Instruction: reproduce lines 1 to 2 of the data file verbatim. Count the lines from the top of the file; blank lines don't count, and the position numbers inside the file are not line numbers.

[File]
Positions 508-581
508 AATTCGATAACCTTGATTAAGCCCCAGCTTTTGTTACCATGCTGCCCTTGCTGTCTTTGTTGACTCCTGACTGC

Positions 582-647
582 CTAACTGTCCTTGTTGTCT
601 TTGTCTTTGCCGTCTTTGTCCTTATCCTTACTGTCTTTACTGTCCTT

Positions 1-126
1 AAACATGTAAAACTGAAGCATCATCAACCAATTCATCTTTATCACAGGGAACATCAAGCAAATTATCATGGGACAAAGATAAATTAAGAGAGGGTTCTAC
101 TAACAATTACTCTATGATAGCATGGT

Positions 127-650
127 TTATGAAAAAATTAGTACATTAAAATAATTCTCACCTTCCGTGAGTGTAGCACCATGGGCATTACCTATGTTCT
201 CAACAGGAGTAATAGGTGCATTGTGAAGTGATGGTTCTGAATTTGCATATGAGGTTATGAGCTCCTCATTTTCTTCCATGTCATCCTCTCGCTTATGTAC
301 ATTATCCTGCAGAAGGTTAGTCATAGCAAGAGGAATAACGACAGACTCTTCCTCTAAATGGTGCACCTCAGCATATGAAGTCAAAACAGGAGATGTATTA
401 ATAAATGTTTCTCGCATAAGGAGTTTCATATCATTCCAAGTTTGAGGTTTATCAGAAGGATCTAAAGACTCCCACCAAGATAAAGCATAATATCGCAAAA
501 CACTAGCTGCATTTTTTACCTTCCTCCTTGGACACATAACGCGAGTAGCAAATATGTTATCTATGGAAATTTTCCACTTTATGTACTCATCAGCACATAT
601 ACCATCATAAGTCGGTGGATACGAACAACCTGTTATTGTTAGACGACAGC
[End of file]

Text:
Positions 508-581
508 AATTCGATAACCTTGATTAAGCCCCAGCTTTTGTTACCATGCTGCCCTTGCTGTCTTTGTTGACTCCTGACTGC